It’s a brain marinated in alcohol so everything is compromised. And it takes a while after drinking has ceased for that fog to clear.

Until that happens, there is no lasting insight toward change. Unless the visits with the counselor are geared toward getting him off the booze, everything else is just noise.

It’s kind of like the Peanuts cartoons where the adults voices are heard as instrumental sounds.

Any addict is literally not in their right mind until they’re clear of the drug be it booze or anything else.

To think that therapy is occuring just because his butt is sitting in a chair in a therapist’s office is just plain delusional.

Thats just the reality of the situation. Just ask any recovering alcoholic.

Therapists also know the truth of this also, but may be less upfront about it unless pressed hard.

Once he gets sobered up, realizing the need for reparitive therapy usually follows of its own accord, no arm twisting necessary.

Advise her to start attending AlAnon for her own sake. That will eventually give her the clarity to figure out the next step for herself.

YARNLADY's avatar

When your spouse has changed, and you can’t accept that change, it is time to re-think the entire relationship. I’ve known cases where a trial separation works. It can be a real wake-up call when the spouse realizes his/her partner can not longer live with him/her.

Cassandra_The_Crusader's avatar

Ask yourself if you are better off with him/her or without him/her.

lucillelucillelucille's avatar

You need a magic wand for that ;)

Silhouette's avatar

You can’t make them go, you can go alone, they run the risk of you learning to let go while you’re there. It’s been my experience, many of the women who say they can’t go to counseling don’t really want to go either, they just scapegoat the husband.

If I were in your position I would probably tell them, “Well you’d have better luck getting him to go if you went alone a few times. I know one thing, telling another man you barely know, the intimate details of your failing relationship probably won’t make it better.”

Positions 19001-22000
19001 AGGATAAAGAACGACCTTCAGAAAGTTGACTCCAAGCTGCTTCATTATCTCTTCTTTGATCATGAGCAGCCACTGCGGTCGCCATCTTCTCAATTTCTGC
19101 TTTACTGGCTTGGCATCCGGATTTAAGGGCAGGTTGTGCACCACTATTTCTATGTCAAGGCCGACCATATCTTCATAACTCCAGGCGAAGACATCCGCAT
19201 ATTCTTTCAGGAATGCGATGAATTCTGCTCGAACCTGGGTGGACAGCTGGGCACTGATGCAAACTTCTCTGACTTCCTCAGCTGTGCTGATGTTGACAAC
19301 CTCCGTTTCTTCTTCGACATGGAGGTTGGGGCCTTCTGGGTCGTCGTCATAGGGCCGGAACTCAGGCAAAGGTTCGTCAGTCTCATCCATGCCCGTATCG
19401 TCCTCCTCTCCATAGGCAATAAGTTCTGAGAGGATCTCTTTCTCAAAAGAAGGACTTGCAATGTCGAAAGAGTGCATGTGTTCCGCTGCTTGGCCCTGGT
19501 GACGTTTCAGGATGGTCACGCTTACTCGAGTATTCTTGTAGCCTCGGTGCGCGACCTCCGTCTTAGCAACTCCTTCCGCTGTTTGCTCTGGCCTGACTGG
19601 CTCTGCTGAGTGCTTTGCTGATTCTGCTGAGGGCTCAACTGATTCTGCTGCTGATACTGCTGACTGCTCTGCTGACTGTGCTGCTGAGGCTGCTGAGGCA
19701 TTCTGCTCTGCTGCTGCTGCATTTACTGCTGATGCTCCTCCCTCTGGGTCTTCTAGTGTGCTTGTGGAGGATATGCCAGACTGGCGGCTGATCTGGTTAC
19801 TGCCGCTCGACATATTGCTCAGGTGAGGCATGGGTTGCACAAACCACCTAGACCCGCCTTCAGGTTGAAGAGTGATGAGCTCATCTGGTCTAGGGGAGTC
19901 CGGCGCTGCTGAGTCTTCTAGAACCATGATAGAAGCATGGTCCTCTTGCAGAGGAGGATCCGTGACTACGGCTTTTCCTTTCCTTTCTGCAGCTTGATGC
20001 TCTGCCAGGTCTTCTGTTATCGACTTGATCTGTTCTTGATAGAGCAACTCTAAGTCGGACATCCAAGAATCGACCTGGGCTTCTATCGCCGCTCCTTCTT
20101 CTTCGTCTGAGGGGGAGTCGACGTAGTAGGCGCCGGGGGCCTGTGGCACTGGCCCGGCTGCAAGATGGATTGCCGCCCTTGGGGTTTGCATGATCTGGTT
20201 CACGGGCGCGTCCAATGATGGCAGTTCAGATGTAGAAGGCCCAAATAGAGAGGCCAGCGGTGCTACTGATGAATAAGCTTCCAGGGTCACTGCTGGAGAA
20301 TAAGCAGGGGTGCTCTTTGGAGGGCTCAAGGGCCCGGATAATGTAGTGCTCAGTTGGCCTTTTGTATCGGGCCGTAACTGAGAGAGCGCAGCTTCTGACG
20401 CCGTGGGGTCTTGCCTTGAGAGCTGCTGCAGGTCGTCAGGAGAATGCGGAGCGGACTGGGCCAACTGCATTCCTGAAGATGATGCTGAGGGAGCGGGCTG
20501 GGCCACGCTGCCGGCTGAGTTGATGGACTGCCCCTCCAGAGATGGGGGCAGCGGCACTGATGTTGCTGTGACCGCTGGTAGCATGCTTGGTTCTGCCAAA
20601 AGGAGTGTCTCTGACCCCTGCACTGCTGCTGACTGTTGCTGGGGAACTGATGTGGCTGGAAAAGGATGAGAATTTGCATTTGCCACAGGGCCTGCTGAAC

Trillian's avatar

Leave. Don’t waste even one more minute of time. you can’t save a relationship by yourself and if it doesn’t mean enough to the other to work on, all your hard work will come to nought. Save yourself the grief and make a clean break.

CaptainHarley's avatar

I was a marriage mediator and counselor for a number of years. Most of those who became clients had allowed the relationship to deteriorate to the point that it was virtually unsalvageable. This is why marriage counseling so often fails. One party, usually the male, has exactly the attitude of those quoted in the OP, usually refusing to seek counseling until divorce seemed inevitable. I have no proof of this, but I strongly suspect this approach stems from the same cultural norm which prompts most men to refuse to ask for directions when lost, or to attempt to fix something broken without the necessary expertise. Not to be able to “manage one’s own affairs” is seen as weakness.

The only truly effective way around this of which I am aware is to have someone the man trusts ( a minister, a respected professional, etc. – NOT a “buddy” or friend! ) suggest seeing a counselor, being at great pains to add that it’s a normal thing to do, and is a sign of strength, not weakness.

Pied_Pfeffer's avatar

Whether the partner agrees to co-counselling or prefers to work on it with you in private is a sign of hope. It’s when the partner says, “It’s over, and there is nothing we can do about it” that you can pretty much give up hope for salvaging the relationship.

If you are open to it though, go ahead and attend counselling sessions on your own. My brother continued the process after Wife #1 walked out of both his initial choice of therapist and then hers. He says that he gained a lot of insight into his personality.

CaptainHarley's avatar

@Pied_Pfeffer

This is true. Counselling is almost never a total waste.

Dr_Lawrence's avatar

A refusal to participate in working on the marriage should result in an ‘invitation’ to live elsewhere until they find themselves ready.

sissie31's avatar

May I suggest that you look up “World Wide Marriage Encounter” and book a weekend together. I promise it will open up your communication, your lives, you future together…and you will leave the weekend very much in love.